Reinforcement Best Practices
Here are examples of how groups across campus are reinforcing high-performance behaviors. Use these examples to come up with ways to promote the tools and mindsets learned in the unfreezing retreat with your team.
What did you do? At our annual Update Day, we took time to share appreciation with each other. At the meeting, we were gathered around tables of seven. Each table received a large sign with the name of a team written on it (i.e. Telecounseling, Admissions Information Center). The staff at the table represented many different areas within our organization and talked as a group about what they appreciated about the particular area listed on the cardboard. One scribe wrote down what everyone was saying. The discussion really prompted a lot more comments to write down. After everyone was done, each table shared their appreciation with the larger group. The sign was given to the leader of the respective team to keep. Each area has put their sign someplace in their area for others to see.
What changes have you noticed? Sharing appreciation increased the feeling of working together as a larger team, and encouraged people to have an appreciative mindset. In fact, many staff noted and appreciated the fact that the cardboard we used to make the signs was “green;” it was from the inside of the boxes in which paper are delivered.
Associate Director Phyllis Miller and Senior Assistant Director Jill Hampshire, Undergraduate Admissions and First Year Experience
Speeding up the process
What did you do? We knew it would take awhile to get everyone in Athletics through an unfreezing retreat. To reinforce the concepts with those who have attended, and introduce them to staff who haven’t attended, we’re conducting a series of education sessions around the tools and mindsets that will have the most value in our area.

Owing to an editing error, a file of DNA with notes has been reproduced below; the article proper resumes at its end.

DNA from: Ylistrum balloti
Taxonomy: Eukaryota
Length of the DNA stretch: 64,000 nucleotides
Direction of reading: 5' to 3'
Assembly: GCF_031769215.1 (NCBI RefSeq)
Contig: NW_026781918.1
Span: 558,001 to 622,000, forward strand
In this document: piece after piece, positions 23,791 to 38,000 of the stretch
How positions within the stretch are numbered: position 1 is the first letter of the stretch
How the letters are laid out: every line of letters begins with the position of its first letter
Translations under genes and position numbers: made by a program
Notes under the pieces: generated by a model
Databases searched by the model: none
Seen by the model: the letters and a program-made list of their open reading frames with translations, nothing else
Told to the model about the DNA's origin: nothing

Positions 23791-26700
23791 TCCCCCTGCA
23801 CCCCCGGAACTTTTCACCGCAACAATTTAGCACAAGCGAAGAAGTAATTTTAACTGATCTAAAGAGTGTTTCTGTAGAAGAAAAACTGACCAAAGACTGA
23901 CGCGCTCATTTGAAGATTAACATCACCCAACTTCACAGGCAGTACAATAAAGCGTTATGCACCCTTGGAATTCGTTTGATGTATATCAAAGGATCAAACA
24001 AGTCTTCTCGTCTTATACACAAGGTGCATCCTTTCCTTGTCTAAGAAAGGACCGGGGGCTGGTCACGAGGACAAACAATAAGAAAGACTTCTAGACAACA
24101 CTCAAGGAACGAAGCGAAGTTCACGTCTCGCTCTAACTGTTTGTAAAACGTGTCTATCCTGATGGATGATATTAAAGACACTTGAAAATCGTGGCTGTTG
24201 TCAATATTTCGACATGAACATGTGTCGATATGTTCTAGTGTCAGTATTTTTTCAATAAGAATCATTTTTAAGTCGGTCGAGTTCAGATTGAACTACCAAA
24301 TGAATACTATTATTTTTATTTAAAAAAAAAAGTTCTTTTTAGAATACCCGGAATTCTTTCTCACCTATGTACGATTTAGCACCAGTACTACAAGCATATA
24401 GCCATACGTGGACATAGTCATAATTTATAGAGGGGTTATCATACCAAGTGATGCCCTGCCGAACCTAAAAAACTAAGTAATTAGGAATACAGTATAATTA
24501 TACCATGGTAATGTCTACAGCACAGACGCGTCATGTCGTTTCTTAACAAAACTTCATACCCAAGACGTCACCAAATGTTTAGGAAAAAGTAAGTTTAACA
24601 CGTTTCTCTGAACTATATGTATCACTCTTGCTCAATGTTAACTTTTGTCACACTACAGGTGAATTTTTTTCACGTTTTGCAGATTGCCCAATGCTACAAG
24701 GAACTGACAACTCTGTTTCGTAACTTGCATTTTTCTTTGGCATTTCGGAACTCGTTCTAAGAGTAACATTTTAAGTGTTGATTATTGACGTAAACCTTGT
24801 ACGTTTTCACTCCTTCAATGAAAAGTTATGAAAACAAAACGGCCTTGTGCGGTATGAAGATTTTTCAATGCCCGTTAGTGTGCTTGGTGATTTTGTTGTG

What changes have you noticed? This has helped us speed up the process of shifting to a high performing environment and work to improve our culture. Everyone in Athletics is gaining a baseline around these concepts, and we’re able to think and operate with the same mindsets.
Tom McGinnis, Assistant Athletics Director, Department of Athletics
Understanding behavioral styles
What did you do? Out of a team of five, only two people have attended an unfreezing retreat. To understand our team better, we all determined our behavioral styles. Also, when I get an eCoach reminder, I print the poster and tip sheet for everyone to post in their cubes, and we talk about them in our staff meeting.
What changes have you noticed? HR is stressful – most of time we’re in crisis mode. Thinking about where we are on the mood elevator make it easier to not fall into a negative mindset, and understanding where others are helps us communicate more effectively. Also, focusing on be here now helps us make sure that we are giving all of our customers the time and attention that they deserve without distractions.
Jodie Joerg Andreoli, Human Resources Manager, Comprehensive Cancer Center